Saudi Journal of Gastroenterology
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Year : 2018  |  Volume : 24  |  Issue : 1  |  Page : 25-29

The use of nonselective beta blockers is a risk factor for portal vein thrombosis in cirrhotic patients

1 Department of Medical, Surgical, Neurological, Metabolic and Aging Sciences, Infectious Diseases, University of Campania “Luigi Vanvitelli”, Naples, Italy
2 Department of Public Medicine, University of Campania “Luigi Vanvitelli”, Naples, Italy
3 Department of Pediatrics, University of Campania “Luigi Vanvitelli”, Naples, Italy
4 Department of Clinical and Experimental Medicine and Surgery, University of Campania “Luigi Vanvitelli”, Naples, Italy
5 Department of Clinical Medicine and Surgery, Federico II University, Naples, Italy

Correspondence Address:
Dr. Rosa Zampino
Department of Medical, Surgical, Neurological, Metabolic and Aging Sciences, University of Campania “Luigi Vanvitelli”, Unit of Infectious and Transplant Medicine A.O.R.N. dei Colli - Ospedale Monaldi, Via Ettore Ruggieri, Naples
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Source of Support: None, Conflict of Interest: None

DOI: 10.4103/sjg.SJG_100_17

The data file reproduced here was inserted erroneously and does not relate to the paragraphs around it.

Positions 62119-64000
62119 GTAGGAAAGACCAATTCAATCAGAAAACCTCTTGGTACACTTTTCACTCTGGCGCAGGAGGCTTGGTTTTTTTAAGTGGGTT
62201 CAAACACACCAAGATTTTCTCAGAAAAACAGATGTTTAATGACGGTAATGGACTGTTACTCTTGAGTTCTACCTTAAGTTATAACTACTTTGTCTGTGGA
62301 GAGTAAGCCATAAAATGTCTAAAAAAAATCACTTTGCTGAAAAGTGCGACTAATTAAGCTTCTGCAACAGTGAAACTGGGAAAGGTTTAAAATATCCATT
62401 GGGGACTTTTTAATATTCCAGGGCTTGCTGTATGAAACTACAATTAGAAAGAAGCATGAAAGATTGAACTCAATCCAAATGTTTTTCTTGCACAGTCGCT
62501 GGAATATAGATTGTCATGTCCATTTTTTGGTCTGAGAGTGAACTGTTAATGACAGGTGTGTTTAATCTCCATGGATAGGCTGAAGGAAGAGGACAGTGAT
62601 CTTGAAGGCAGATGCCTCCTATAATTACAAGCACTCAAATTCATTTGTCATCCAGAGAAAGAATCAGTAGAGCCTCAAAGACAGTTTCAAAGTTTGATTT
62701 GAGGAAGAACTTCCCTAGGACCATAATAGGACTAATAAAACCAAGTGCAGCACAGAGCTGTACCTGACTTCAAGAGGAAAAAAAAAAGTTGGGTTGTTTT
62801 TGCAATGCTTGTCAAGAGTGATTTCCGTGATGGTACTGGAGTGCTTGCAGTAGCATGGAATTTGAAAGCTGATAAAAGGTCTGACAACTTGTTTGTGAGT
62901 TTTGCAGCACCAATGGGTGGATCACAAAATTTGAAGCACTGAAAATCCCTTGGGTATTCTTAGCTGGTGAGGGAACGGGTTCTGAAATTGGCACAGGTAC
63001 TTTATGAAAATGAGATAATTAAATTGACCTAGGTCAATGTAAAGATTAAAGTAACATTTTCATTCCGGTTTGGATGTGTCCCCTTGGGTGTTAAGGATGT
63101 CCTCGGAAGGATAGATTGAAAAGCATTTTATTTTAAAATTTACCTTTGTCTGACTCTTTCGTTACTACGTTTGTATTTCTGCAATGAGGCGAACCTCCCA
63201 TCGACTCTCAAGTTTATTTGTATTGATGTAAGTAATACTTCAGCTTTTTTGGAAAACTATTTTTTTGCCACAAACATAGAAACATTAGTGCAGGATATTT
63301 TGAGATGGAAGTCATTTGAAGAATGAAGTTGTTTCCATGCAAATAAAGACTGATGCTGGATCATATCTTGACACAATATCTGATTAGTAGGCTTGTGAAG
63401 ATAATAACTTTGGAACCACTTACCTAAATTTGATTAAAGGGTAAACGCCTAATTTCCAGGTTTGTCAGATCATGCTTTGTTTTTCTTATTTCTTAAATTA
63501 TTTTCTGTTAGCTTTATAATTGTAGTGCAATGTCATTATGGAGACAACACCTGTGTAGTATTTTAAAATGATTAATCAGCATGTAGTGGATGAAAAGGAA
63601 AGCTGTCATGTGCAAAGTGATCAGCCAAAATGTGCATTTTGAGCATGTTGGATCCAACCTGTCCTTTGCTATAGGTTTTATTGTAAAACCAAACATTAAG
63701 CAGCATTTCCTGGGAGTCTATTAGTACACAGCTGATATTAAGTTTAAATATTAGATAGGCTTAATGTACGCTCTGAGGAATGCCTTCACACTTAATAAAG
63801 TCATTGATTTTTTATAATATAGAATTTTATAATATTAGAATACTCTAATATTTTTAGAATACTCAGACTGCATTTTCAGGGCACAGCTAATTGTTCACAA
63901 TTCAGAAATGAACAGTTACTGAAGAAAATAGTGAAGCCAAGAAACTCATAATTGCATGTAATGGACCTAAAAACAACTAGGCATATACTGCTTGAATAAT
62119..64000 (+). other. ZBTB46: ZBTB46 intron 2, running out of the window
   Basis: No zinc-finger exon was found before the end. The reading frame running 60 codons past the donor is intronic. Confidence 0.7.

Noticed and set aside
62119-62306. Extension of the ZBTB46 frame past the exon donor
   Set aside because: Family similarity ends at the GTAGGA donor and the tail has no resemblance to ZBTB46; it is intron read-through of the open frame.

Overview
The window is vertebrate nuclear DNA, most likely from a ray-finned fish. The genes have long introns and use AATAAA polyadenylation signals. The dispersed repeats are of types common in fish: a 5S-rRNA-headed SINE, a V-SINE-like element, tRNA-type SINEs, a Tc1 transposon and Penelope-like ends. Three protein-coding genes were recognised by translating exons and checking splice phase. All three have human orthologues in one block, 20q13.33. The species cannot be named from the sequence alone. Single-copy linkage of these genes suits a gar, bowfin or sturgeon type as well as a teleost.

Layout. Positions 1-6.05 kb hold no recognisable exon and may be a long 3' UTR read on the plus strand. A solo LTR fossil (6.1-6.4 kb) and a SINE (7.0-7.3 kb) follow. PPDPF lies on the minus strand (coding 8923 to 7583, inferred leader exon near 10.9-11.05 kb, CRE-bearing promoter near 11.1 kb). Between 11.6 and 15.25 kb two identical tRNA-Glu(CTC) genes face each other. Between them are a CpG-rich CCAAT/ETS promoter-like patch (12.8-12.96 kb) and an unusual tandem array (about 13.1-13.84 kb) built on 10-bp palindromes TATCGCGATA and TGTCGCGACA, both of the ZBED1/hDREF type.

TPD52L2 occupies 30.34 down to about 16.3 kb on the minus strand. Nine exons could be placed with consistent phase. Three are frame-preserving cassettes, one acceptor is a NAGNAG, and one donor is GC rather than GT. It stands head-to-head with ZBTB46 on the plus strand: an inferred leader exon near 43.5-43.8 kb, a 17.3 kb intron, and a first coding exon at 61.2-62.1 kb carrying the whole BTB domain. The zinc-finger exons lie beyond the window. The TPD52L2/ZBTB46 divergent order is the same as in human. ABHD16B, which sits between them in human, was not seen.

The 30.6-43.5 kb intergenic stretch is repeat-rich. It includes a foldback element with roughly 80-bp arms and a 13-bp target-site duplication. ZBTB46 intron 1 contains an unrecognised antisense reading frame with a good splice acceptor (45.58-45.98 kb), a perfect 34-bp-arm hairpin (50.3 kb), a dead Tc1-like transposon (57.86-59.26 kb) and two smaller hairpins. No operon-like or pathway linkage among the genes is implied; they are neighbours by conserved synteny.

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Background/Aim: A reduction in portal vein inflow velocity seems to predispose to the emergence of portal vein thrombosis (PVT). Nonselective β-blockers (NSBBs), used to prevent variceal bleeding, may increase the development of PVT by reducing portal vein inflow velocity. In this retrospective case-control study, we evaluated the risk factors and clinical features of a first event of PVT in 130 cirrhotics, 19 (15%) with (PVT group) and 111 (85%) without PVT (non-PVT group). Patients and Methods: Patient evaluation and NNBB treatment were carried out according to the AASLD guidelines. Results: PVT was prevalently partial (84%) and asymptomatic (84%). Patients with PVT were treated with different regimens, and resolution of thrombosis was observed in about 50% of the cases. In both groups, HCV was the most frequent cause of cirrhosis and Child-Pugh score A was prevalent. Ascites and esophageal varices were more frequent in the PVT group (P = 0.05 and <0.000, respectively). Treatment with NSBBs was significantly more frequent in the PVT group than in the non-PVT group (P < 0.000). PVT was associated with higher prevalence of chronic renal disease (P = 0.002), higher PT impairment (P = 0.003) and lower AST and ALT (P = 0.000). At multivariate logistic regression analysis, history of esophageal varices (P = 0.007) and NSBB treatment (P = 0.0003) were independent risk factors significantly associated with PVT. Conclusions: Esophageal varices and NSBB treatment were independent risk factors of PVT. Larger studies should evaluate the risk between variceal bleeding and portal vein thrombosis of using NSBBs, particularly in the prevention of first bleeding in nonadvanced liver cirrhosis.

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